Lots of shells on the white sands.
The shells from this beach were lovely, lots of cockles, some really large.
Interestingly a lot of the shells were anchor points for seaweeds and bryozoans. This may indicate a sheltered area and the shells being relatively old.
This pinkish razor shell is a good example , and the shells below.
There are over two hundred species of cockle throughout the world. I was surprised by this. Cockles are bivalves , they have two parts to their shell and in the case of cockles they are the same size. Other bivalves can have different sized shells.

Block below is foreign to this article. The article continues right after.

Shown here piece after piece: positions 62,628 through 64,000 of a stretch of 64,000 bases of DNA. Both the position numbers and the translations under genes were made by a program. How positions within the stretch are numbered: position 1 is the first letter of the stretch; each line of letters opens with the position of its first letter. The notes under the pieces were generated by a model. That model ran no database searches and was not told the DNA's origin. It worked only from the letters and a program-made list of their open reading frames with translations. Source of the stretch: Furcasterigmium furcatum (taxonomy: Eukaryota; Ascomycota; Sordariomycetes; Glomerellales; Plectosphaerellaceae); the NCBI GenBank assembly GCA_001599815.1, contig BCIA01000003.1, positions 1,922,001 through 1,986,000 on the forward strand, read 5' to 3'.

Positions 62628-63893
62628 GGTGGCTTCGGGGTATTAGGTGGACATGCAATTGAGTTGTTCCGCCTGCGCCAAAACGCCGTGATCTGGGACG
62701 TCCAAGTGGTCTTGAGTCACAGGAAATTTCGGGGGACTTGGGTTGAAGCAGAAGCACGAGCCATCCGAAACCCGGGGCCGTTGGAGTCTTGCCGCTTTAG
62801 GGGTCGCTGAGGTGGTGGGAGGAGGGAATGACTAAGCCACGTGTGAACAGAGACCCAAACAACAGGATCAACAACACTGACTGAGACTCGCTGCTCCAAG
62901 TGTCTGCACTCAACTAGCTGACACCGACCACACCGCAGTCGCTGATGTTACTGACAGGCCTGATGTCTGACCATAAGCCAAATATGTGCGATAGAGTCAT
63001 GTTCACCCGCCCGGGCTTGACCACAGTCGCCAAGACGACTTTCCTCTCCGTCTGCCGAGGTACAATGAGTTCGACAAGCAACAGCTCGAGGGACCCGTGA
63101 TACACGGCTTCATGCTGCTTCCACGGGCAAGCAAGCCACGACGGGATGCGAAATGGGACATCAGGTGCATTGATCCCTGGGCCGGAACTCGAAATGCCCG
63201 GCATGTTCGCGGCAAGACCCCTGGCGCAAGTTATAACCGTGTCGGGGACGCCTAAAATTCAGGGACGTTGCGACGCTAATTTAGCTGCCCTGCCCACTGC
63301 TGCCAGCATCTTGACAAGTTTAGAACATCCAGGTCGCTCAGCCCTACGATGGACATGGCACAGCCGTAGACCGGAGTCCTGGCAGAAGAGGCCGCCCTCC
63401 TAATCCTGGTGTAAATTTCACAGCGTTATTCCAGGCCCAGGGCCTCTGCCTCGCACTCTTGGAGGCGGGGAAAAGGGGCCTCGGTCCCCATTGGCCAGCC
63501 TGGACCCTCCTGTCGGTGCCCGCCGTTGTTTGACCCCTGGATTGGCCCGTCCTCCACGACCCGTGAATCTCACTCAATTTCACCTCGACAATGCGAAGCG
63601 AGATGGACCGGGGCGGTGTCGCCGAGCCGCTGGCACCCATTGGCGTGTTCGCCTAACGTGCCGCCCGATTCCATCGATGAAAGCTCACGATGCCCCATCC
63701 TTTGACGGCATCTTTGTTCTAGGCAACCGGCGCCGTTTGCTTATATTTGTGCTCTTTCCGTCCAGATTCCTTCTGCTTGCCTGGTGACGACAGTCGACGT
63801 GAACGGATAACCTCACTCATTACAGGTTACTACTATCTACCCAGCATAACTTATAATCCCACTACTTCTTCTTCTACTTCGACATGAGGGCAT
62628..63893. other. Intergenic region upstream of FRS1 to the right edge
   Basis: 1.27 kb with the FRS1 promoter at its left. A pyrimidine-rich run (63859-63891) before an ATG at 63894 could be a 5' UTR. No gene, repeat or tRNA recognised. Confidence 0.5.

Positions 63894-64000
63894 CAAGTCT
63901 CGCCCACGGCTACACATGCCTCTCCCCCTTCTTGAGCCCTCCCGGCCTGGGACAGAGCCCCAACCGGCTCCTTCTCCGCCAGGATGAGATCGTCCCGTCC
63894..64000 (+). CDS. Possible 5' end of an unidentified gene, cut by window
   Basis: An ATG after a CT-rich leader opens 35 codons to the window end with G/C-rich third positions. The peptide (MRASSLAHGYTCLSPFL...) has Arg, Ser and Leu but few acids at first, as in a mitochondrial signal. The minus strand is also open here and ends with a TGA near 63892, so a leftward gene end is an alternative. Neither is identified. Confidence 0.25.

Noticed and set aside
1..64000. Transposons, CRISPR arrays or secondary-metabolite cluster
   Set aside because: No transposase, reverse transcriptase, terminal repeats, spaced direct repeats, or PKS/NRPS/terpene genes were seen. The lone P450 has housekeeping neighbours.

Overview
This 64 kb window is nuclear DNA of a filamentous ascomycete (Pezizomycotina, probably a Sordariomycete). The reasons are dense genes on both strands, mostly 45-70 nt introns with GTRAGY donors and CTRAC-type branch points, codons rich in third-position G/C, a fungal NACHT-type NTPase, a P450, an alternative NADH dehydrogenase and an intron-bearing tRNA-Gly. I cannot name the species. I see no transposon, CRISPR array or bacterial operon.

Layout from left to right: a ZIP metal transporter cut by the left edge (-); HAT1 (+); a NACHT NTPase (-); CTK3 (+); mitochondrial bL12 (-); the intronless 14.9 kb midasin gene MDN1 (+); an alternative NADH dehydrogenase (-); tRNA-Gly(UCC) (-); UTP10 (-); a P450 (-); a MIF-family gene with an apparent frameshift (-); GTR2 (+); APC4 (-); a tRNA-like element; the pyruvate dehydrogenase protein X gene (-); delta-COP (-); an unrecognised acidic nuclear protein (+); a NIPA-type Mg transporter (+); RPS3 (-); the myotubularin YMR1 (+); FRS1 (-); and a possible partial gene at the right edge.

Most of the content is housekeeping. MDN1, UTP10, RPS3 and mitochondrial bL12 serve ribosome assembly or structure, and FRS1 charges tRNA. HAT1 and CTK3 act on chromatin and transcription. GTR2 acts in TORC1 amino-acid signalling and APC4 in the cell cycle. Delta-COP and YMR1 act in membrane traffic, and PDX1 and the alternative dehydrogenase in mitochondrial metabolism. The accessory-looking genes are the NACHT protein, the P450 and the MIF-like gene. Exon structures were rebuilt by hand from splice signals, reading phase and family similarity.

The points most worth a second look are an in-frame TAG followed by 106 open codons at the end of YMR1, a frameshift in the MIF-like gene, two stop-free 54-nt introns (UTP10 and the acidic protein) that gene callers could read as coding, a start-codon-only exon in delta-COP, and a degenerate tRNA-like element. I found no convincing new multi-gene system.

These above are Rough Cockles ( Anthocardia tuberculata) the common cockle (Cerastoderma edule) is very common and widespread.
Cockles live in the top few inches of sand and feed through their siphons filtering out plankton. They are quite mobile and can push themselves around with their ‘foot’.
Strong winds and storms can dislodge whole beds of cockles scattering them along a beach.
Below is a fossil cockle like bivalve I found in Dorset in the Greensand, it is almost identical to the modern shell above.
Other shells on this beach:-
The shell below is a pale Venus (Venus casina)
If you look carefully at some shells they have perfect hole in them . This has an interesting origin.
This is Venerupis decussata commonly called the cross cut carpet shell. It has a perfect small circular hole on the left.
This hole is drilled by a predatory Gastropod Natica . It feeds on the bivalve with its proboscis through the hole ! Interestingly this characteristic hole can also be found on fossil bivalves.